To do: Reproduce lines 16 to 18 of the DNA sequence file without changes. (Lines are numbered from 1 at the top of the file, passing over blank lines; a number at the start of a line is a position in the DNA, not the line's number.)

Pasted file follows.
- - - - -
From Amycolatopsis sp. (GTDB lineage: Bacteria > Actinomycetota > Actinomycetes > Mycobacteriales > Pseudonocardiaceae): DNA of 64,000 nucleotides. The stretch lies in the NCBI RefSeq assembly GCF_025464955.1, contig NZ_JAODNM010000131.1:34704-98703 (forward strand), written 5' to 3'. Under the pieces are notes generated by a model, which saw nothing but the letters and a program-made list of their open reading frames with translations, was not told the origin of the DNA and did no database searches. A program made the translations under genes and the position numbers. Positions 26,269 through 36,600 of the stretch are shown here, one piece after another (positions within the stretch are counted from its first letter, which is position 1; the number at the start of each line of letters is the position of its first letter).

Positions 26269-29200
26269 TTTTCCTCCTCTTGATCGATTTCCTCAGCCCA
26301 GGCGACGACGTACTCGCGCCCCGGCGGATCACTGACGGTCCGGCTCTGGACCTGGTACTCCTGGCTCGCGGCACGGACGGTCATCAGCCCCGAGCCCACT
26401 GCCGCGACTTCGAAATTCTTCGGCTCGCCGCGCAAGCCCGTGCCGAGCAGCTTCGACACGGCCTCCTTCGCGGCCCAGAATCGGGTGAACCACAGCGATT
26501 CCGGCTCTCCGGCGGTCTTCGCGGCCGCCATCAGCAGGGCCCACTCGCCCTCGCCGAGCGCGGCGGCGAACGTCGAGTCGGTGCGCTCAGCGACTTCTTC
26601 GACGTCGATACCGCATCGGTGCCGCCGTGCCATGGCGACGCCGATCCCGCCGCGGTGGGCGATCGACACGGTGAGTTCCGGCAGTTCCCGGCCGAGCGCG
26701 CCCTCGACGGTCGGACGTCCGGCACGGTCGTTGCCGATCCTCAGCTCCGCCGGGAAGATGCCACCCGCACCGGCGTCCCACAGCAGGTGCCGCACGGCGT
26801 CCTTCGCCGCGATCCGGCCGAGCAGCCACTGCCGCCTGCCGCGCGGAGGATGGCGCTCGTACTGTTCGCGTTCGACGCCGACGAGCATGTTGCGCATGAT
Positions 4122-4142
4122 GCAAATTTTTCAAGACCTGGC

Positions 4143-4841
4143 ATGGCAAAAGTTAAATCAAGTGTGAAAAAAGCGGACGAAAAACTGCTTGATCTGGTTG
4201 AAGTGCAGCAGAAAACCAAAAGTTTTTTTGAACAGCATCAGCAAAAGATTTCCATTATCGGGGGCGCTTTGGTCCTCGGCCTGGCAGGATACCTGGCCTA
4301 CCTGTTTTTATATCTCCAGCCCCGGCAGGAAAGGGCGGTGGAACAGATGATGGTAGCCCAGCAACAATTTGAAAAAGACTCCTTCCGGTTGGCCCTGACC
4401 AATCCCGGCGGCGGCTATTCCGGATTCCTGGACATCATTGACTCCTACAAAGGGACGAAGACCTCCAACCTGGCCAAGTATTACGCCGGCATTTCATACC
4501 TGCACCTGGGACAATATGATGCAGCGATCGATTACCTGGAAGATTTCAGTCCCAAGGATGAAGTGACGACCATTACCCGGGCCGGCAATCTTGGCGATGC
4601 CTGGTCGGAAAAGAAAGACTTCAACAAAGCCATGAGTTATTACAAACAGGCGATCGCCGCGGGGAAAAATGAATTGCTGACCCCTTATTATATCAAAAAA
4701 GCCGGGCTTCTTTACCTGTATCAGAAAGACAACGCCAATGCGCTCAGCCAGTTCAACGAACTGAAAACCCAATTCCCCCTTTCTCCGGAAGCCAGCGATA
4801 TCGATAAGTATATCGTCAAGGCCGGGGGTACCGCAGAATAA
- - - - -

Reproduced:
4401 AATCCCGGCGGCGGCTATTCCGGATTCCTGGACATCATTGACTCCTACAAAGGGACGAAGACCTCCAACCTGGCCAAGTATTACGCCGGCATTTCATACC
4501 TGCACCTGGGACAATATGATGCAGCGATCGATTACCTGGAAGATTTCAGTCCCAAGGATGAAGTGACGACCATTACCCGGGCCGGCAATCTTGGCGATGC
4601 CTGGTCGGAAAAGAAAGACTTCAACAAAGCCATGAGTTATTACAAACAGGCGATCGCCGCGGGGAAAAATGAATTGCTGACCCCTTATTATATCAAAAAA